**Category:**Software

Hello I'm trying to transmit and receive (via loopback with a BNC cable) QPSK symbols on channel 0 of the FSCOMMS5 . Unfortunately the received QPSK symbols seem to have 4 levels of amplitude as opposed to 2 (-1,1) for in-phase and quadrature. In the attached image, figures 0 & 1 plot the samples of transmitted in-phase and quadrature QPSK samples respectively. Whereas figures 2 & 3 plot the received samples of in-phase and quadrature QPSK samples respectively. I understand that a phase mismatch is expected, what I don't understand is why the received stream has 4 different amplitude levels when only two were expected.

I'm including the code below. It's basically a slightly modified version of the PlutoSDR transmit and receive example on PySDR.org

import numpy as np import adi import matplotlib.pyplot as plt sample_rate = 1e6 # Hz center_freq = 915e6 # Hz num_samps = 500000 # number of samples per call to rx() sdr = adi.FMComms5() sdr.tx_enabled_channels = [0] sdr.rx_enabled_channels = [0] sdr.sample_rate = int(sample_rate) # Config Tx sdr.tx_rf_bandwidth = int(sample_rate) # filter cutoff, just set it to the same as sample rate sdr.tx_lo = int(center_freq) sdr.tx_hardwaregain_chan0 = 0 # Increase to increase tx power, valid range is -90 to 0 dB # Config Rx sdr.rx_lo = int(center_freq) sdr.rx_rf_bandwidth = int(sample_rate) sdr.rx_buffer_size = num_samps sdr.gain_control_mode_chan0 = 'manual' sdr.rx_hardwaregain_chan0 = 10.0 # dB, increase to increase the receive gain, but be careful not to saturate the ADC # Create transmit waveform (QPSK, 16 samples per symbol) num_symbols = 1000 x_int = np.random.randint(0, 4, num_symbols) # 0 to 3 x_degrees = x_int*360/4.0 + 45 # 45, 135, 225, 315 degrees x_radians = x_degrees*np.pi/180.0 # sin() and cos() takes in radians x_symbols = np.cos(x_radians) + 1j*np.sin(x_radians) # this produces our QPSK complex symbols samples = np.repeat(x_symbols, 16) # 16 samples per symbol (rectangular pulses) samples *= 2**14 # The PlutoSDR expects samples to be between -2^14 and +2^14, not -1 and +1 like some SDRs plt.figure(0) plt.plot(np.real(samples[0:1000])) plt.figure(1) plt.plot(np.imag(samples[0:1000])) # Start the transmitter sdr.tx_cyclic_buffer = True # Enable cyclic buffers sdr.tx(samples) # start transmitting # Clear buffer just to be safe for i in range (0, 10): raw_data = sdr.rx() # Receive samples rx_samples = sdr.rx() print(rx_samples) # Stop transmitting sdr.tx_destroy_buffer() # Calculate power spectral density (frequency domain version of signal) psd = np.abs(np.fft.fftshift(np.fft.fft(rx_samples)))**2 psd_dB = 10*np.log10(psd) f = np.linspace(sample_rate/-2, sample_rate/2, len(psd)) # Plot time domain plt.figure(2) plt.plot(np.real(rx_samples[:1000])) plt.figure(3) plt.plot(np.imag(rx_samples[:1000])) plt.xlabel("Time") # Plot freq domain plt.figure(4) plt.plot(f/1e6, psd_dB) plt.xlabel("Frequency [MHz]") plt.ylabel("PSD") plt.show()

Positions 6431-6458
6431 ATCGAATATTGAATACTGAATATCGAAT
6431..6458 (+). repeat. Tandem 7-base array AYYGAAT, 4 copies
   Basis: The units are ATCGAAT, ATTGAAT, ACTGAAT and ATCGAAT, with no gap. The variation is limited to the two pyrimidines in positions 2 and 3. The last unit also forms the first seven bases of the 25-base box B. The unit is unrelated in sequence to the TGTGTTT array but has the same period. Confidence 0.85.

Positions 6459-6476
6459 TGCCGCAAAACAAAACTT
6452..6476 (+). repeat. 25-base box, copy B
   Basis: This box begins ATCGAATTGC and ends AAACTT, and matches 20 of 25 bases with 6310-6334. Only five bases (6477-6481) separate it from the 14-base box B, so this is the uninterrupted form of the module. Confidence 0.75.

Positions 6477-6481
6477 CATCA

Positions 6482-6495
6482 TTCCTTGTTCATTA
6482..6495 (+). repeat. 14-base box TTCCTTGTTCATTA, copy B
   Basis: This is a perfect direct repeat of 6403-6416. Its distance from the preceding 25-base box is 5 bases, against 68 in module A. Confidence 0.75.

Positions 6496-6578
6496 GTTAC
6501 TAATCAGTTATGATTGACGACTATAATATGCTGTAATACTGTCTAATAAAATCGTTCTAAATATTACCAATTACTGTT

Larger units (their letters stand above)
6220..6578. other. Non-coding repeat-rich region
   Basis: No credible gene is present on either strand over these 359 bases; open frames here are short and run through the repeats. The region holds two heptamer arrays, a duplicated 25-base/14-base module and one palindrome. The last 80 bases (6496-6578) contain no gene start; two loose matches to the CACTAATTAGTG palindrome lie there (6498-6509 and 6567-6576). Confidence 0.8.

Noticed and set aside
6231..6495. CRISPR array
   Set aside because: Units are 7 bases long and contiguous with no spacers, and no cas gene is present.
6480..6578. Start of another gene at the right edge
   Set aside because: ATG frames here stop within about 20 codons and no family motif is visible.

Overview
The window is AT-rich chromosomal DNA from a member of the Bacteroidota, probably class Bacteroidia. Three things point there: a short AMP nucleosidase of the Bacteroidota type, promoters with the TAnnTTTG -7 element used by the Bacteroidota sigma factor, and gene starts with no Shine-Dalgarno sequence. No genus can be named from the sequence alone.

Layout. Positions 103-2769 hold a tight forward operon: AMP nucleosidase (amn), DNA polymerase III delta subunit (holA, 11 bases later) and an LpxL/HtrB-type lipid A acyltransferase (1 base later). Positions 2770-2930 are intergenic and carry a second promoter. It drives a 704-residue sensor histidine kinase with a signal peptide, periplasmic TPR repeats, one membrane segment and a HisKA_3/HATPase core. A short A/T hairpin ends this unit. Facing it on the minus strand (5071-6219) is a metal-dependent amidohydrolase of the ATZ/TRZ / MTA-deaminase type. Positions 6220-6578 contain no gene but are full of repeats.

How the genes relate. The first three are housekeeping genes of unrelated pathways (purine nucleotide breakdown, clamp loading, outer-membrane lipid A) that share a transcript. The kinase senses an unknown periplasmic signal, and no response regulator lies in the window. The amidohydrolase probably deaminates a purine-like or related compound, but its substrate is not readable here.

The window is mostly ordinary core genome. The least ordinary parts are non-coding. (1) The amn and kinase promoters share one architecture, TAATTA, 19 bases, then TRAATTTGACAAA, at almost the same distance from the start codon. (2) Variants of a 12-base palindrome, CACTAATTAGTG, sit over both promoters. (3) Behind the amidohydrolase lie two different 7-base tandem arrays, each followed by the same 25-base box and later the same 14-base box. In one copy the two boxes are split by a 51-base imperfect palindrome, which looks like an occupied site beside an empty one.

The figures are also attached.

I'd appreciate any pointers as to why the received and transmitted data has a different number of amplitude levels.